M. C. Garber of Enid and Charles
Swindali of Woodward.
Political dopesters are watch-
ing with interest to see if either
of the other candidates opposing
Manuel announce their with-
drawal "in order to keep dow n
inharmony In the party and pre-
sent a solid front after the pri-
READY FOR SKIDS
Information was on file Thursday
charging Mrs. J. 11. Massey with the
I murder of Richard Keesee. who died
| at Wesley hospital at 3 o'clock Wed-
| nesday afternoon of gunshot wounds,
•'orrest L. Hughes, county attorney,
filed the information.
Keesee was shot over an argument
over the possession of some flowers
! on Mothers' day. His wounds were |
HAGERSTOWN. Md., May 17.—
Western Maryland railroad employes
are iu the seventh week of their
money which is more than the in- strike against the company contract-
come of the county or municipality ing its repair work, which resulted in
during thtfyear in which the bonds lengthening hours and decreasing
are voted. This clearly show-H that j wages. The men involved are the six
the hospital bond issue was illegal, l shop crafts and malutenance-of-way
the plaintiff alleges. i employes, signal men and stationary
He charges that it would cost Ok- fircnien- oilers and shop laborers,
lahoma county $80,000 a year for the The withdrawal of these workers
j will occupy the field alone against
i Walton for the democratic noniina-
Bosses Seek To Put Private | tlon. He alone Is reported to have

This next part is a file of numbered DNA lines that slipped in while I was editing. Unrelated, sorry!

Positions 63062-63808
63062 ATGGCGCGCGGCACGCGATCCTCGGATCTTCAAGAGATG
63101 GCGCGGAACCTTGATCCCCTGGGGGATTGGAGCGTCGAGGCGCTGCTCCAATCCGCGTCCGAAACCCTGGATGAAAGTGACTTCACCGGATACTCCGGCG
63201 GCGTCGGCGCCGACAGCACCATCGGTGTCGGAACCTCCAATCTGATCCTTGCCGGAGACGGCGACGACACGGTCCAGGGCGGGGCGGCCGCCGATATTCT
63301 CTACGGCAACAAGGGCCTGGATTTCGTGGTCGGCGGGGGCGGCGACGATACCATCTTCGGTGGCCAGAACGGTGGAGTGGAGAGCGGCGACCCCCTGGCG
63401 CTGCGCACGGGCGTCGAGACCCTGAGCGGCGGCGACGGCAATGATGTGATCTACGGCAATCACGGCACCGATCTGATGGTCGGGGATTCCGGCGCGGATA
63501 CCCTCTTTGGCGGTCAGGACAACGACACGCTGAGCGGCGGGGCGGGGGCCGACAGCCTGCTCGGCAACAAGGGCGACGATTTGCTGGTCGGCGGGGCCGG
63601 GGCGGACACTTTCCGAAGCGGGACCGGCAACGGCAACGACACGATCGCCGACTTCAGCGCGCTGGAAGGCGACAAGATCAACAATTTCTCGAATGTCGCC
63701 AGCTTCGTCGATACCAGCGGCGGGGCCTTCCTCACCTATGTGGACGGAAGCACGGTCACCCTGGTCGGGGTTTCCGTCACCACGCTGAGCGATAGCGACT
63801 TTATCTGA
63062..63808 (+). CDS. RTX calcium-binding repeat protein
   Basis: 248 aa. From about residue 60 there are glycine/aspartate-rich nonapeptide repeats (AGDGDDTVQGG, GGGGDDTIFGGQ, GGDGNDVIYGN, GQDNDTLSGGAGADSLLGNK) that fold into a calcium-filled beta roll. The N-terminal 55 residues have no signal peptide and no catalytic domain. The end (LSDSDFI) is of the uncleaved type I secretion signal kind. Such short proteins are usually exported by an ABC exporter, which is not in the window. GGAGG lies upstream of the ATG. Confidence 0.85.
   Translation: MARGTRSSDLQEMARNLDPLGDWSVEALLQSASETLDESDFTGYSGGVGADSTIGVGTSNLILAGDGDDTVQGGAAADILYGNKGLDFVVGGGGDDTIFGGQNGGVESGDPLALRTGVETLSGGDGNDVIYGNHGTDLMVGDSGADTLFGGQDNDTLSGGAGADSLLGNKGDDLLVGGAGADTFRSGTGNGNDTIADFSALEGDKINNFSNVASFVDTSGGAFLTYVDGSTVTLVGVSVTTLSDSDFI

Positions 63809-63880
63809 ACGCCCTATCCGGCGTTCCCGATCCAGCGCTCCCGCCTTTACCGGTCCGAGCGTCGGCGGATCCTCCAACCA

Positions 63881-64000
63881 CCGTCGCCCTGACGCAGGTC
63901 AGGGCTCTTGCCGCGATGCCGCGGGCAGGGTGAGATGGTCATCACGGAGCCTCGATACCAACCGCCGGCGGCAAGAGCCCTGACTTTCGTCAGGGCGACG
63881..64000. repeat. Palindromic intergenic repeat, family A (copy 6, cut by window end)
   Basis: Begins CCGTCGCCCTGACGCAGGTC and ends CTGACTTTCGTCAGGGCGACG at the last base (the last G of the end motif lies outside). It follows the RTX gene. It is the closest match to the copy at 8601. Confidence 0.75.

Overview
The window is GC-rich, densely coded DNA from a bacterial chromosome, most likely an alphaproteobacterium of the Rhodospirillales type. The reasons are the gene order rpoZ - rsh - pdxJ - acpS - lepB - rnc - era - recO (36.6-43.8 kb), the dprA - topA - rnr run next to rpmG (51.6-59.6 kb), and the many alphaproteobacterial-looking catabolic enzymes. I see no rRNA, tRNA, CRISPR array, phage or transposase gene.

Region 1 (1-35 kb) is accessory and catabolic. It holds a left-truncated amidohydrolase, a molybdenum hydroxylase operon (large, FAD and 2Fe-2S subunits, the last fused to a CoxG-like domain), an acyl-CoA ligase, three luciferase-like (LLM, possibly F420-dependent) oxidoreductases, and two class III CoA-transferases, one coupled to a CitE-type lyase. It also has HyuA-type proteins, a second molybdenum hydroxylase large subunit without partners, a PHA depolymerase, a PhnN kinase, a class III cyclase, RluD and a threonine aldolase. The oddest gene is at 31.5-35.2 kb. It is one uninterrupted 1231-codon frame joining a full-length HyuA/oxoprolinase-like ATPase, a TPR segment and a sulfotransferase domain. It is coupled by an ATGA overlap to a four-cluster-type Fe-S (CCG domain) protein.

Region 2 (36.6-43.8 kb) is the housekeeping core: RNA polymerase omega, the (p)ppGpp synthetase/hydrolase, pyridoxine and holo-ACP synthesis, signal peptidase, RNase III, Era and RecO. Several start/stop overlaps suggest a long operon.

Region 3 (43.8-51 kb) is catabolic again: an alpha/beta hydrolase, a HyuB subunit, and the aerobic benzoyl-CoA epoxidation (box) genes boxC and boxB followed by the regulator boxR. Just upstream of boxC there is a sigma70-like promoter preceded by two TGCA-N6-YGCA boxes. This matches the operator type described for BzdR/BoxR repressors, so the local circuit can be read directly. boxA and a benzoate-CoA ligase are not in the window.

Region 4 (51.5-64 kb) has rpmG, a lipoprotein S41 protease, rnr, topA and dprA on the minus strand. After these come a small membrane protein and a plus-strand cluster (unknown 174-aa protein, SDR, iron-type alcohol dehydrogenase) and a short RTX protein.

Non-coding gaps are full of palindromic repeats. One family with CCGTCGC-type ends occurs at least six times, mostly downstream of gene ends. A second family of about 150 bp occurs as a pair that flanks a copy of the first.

surrounded himself with an aura of
j rosy optimism that no storm clouds
;Two Wards Destroyed By
| Blaze Starting In Laundry
j ROME, May 18.—Death of more
i than fifteen persons resulted today,
from fire which destroyed two wards
i of the Santo Splrito hospital, on the
[banks of the Tiber river.
The blaze broke out In the laundry
of the famous charitable institution,
which houses altogether, about 5,000
persons. Before rescuers could carry
out the patients in the chronic ward,
which was attacked by the flames,
twelve were suffocated,
Fifteen bodies have been recovered.
The fire caused the electric light
in the building to go out, which made
the work of rescue more difflcul
Calling timbers obstructed the work,
and in one place, the wreckage
in political T.TV CRVe'n PUVe,T1'
cles that O'Bryan is in Oklahoma which temporarily cutoff a number
City to Kot his elimination paper.," ,,r *! ,,n, ,rom *"l t nce.
The elimination of O'Bryan is ex- Officer., nurses and doctors aided